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Session: 2022/23

Last modified: 26/04/2021 11:48:36

Title of Module: Global Supply Chain Management

Code: BUSN11099 SCQF Level: 11
(Scottish Credit and Qualifications Framework)
Credit Points: 10 ECTS: 5
(European Credit Transfer Scheme)
School:School of Business & Creative Industries
Module Co-ordinator:Shehzad  Ahmed

Summary of Module

This module explores the following topics:

The concept of supply chain management

Supply chain management: Schools of thought, Logistics vs. Supply chain management, Goals and objectives of supply chain management

Logistics and supply chain management – competitive advantage

Supply chain vision, Logistics and competitive strategy, Structuring supply chain capabilities

The customer service dimension

The marketing and logistics interface, customer service and customer retention, Service-driven logistics systems, customer service priorities and standards

From domestic to global supply chains

The Global Market, Managing the global pipeline, International Logistics Strategy, Characteristics of global supply chains, The Bullwhip effect in supply chains

Establishing and managing the global supply chain

Planning the global supply chain, Network design for global supply chain management, Risk management in the global context, The role of information and communication technologies

Performance measurement and evaluation of the supply chain

Measuring logistics cost and performance. Benchmarking the supply chain, performance measurement and evaluation in global supply chains

Emerging issues and future direction

The organisational impact of supply chain management, the virtual supply chain and the role of information, managing the supply chain of the future

Module Delivery Method
Face-To-FaceBlendedFully OnlineHybridCHybridOWork-based Learning
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Term used to describe the traditional classroom environment where the students and the lecturer meet synchronously in the same room for the whole provision.

A mode of delivery of a module or a programme that involves online and face-to-face delivery of learning, teaching and assessment activities, student support and feedback. A programme may be considered “blended” if it includes a combination of face-to-face, online and blended modules. If an online programme has any compulsory face-to-face and campus elements it must be described as blended with clearly articulated delivery information to manage student expectations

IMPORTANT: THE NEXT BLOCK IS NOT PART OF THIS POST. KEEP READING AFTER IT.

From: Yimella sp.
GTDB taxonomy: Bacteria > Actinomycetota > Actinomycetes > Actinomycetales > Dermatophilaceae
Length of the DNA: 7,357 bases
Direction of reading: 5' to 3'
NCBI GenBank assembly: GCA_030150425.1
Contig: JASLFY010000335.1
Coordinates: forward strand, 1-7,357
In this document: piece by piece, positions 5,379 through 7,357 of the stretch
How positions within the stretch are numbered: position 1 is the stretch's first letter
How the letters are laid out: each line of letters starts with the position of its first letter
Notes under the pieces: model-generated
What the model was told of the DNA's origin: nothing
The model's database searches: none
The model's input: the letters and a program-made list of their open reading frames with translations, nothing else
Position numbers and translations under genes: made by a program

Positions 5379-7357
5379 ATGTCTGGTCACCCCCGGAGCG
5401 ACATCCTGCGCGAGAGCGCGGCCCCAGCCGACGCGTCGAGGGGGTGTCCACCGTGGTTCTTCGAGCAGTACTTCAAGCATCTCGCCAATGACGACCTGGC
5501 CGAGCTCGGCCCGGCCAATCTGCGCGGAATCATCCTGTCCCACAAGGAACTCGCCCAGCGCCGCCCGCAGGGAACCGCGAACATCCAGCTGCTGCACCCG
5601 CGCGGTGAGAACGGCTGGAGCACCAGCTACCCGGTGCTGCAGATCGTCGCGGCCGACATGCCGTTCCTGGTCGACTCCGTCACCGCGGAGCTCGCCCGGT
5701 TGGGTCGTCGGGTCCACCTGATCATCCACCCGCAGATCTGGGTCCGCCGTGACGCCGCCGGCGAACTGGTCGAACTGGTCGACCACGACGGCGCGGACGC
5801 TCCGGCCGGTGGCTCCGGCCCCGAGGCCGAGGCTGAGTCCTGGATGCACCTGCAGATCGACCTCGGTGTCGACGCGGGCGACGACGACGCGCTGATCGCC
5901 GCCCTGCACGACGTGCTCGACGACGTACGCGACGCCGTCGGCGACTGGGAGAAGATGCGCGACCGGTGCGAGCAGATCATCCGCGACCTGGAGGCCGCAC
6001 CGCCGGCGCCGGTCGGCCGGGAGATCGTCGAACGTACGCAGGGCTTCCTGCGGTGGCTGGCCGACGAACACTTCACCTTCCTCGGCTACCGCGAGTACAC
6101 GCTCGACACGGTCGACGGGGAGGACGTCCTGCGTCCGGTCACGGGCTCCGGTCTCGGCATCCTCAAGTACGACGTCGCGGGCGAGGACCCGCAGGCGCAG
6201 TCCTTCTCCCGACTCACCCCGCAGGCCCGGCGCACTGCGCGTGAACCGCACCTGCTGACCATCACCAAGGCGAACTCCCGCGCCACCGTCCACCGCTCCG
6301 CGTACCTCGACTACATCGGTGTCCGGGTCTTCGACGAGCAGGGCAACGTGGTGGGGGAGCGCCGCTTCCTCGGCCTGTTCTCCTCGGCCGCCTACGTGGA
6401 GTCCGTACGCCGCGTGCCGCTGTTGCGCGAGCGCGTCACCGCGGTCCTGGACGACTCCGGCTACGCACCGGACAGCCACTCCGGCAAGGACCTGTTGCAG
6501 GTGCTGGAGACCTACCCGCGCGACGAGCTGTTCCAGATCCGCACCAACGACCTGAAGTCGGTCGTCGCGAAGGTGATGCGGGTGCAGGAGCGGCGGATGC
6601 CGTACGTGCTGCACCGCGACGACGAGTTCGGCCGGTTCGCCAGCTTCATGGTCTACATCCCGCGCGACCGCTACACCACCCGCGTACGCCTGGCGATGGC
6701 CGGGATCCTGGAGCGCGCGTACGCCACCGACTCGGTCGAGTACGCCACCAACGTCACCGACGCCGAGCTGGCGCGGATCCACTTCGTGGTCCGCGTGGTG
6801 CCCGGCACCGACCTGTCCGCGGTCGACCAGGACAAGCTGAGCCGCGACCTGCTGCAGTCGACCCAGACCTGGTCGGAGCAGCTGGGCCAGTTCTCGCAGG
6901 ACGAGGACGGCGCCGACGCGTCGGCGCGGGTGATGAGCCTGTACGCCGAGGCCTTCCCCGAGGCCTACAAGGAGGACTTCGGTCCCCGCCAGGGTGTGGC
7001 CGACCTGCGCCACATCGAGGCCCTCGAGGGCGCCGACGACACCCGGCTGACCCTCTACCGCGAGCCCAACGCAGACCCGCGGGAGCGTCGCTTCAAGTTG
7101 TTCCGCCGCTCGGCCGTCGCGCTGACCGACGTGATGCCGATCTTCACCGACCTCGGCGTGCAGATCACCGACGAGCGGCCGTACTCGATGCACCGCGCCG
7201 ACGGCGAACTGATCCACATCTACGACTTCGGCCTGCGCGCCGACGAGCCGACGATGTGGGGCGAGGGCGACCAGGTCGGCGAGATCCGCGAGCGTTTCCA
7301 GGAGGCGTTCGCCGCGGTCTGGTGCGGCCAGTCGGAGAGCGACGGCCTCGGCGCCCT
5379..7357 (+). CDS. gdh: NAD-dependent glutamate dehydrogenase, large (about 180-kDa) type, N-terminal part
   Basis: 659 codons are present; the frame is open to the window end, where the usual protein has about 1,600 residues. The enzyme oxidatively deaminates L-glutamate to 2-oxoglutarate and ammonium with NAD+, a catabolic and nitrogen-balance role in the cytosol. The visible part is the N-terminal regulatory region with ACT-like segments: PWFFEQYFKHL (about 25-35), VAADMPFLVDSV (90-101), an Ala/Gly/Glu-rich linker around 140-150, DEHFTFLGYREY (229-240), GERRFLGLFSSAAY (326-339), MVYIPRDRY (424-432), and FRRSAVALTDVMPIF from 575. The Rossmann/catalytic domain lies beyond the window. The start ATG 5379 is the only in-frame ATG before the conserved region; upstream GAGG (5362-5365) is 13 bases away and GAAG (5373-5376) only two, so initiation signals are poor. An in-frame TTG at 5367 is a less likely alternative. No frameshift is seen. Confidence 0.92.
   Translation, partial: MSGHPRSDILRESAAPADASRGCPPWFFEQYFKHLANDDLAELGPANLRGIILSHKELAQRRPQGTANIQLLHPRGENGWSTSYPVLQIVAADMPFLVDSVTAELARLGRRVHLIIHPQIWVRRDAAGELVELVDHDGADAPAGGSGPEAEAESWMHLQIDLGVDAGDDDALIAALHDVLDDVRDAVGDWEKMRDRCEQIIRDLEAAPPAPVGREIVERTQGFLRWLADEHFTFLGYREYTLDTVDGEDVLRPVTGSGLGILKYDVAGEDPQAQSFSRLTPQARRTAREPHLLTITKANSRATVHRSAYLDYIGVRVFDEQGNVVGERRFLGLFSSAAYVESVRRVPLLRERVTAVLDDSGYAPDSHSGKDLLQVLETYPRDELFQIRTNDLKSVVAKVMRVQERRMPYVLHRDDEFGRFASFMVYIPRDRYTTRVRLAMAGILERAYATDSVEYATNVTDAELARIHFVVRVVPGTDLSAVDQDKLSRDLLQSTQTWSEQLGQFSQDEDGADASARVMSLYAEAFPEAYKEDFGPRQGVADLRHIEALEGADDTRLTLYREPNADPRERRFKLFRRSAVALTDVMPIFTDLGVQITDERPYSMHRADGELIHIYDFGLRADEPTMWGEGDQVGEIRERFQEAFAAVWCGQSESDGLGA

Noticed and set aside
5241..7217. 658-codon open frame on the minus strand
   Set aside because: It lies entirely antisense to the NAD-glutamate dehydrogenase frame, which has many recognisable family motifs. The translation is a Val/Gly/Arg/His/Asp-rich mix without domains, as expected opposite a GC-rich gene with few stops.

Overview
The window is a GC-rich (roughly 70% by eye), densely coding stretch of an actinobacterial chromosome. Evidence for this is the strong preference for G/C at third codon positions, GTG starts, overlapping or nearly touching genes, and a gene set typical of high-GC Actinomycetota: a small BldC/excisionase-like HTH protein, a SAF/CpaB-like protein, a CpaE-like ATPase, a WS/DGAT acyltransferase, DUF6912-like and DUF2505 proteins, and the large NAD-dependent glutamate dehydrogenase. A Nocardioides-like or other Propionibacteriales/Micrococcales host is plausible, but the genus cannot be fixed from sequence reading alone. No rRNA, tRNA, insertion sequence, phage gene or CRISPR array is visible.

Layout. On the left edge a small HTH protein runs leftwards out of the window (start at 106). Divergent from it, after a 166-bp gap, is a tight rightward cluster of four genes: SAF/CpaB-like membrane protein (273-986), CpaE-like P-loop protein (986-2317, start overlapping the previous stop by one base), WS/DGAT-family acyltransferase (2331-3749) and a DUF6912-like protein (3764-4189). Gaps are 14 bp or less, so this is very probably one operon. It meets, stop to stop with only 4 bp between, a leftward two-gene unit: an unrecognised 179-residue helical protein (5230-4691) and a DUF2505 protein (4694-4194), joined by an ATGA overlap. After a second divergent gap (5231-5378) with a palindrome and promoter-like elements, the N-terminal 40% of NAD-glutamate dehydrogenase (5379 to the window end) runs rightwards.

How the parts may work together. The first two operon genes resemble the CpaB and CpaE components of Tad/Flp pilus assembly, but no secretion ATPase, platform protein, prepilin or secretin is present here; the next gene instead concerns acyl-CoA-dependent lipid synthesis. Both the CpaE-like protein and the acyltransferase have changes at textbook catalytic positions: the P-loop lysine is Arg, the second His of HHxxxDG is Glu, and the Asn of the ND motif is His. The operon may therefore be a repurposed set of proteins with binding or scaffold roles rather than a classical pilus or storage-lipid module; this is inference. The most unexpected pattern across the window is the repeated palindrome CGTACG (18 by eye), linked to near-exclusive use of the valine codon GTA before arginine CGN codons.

Fully Online
Instruction that is solely delivered by web-based or internet-based technologies. This term is used to describe the previously used terms distance learning and e learning.

Online with mandatory face-to-face learning on Campus

Online with optional face-to-face learning on Campus

Work-based Learning
Learning activities where the main location for the learning experience is in the workplace.

Campus(es) for Module Delivery
The module will normally be offered on the following campuses / or by Distance/Online Learning: (Provided viable student numbers permit)
Paisley:Ayr:Dumfries:Lanarkshire:London:Distance/Online Learning:Other:
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Term(s) for Module Delivery
(Provided viable student numbers permit).
Term 1check markTerm 2


Term 3


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Learning Outcomes: (maximum of 5 statements)

On successful completion of this module the student will be able to:

L1. Demonstrate a critical awareness of the technological, business and organisational issues associated with establishment and management of supply chain

L2. Identify and analyse complexities and uncertainties of the global supply chain in a strategic context

L3. Demonstrate a critical appreciation of emerging concepts in supply chain management

Employability Skills and Personal Development Planning (PDP) Skills
SCQF Headings During completion of this module, there will be an opportunity to achieve core skills in:
Knowledge and Understanding (K and U) SCQF Level 11.

Conceptual understanding of supply chain management in a domestic and global context

Practice: Applied Knowledge and Understanding SCQF Level 11.

Techniques and tools for the design and management of supply chain systems
Critically analysis and evaluation of current issues and practices that have an impact on logistical and supply chain systems

Generic Cognitive skills SCQF Level 11.

Making informed judgments on complex problems

Communication, ICT and Numeracy Skills SCQF Level 11.


Autonomy, Accountability and Working with others SCQF Level 11.


Pre-requisites: Before undertaking this module the student should have undertaken the following:
Module Code:
Module Title:
Co-requisitesModule Code:
Module Title:

* Indicates that module descriptor is not published.

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Learning and Teaching
Learning Activities
During completion of this module, the learning activities undertaken to achieve the module learning outcomes are stated below:
Student Learning Hours
(Normally totalling 200 hours):
(Note: Learning hours include both contact hours and hours spent on other learning activities)
Laboratory/Practical Demonstration/Workshop24
Tutorial/Synchronous Support Activity10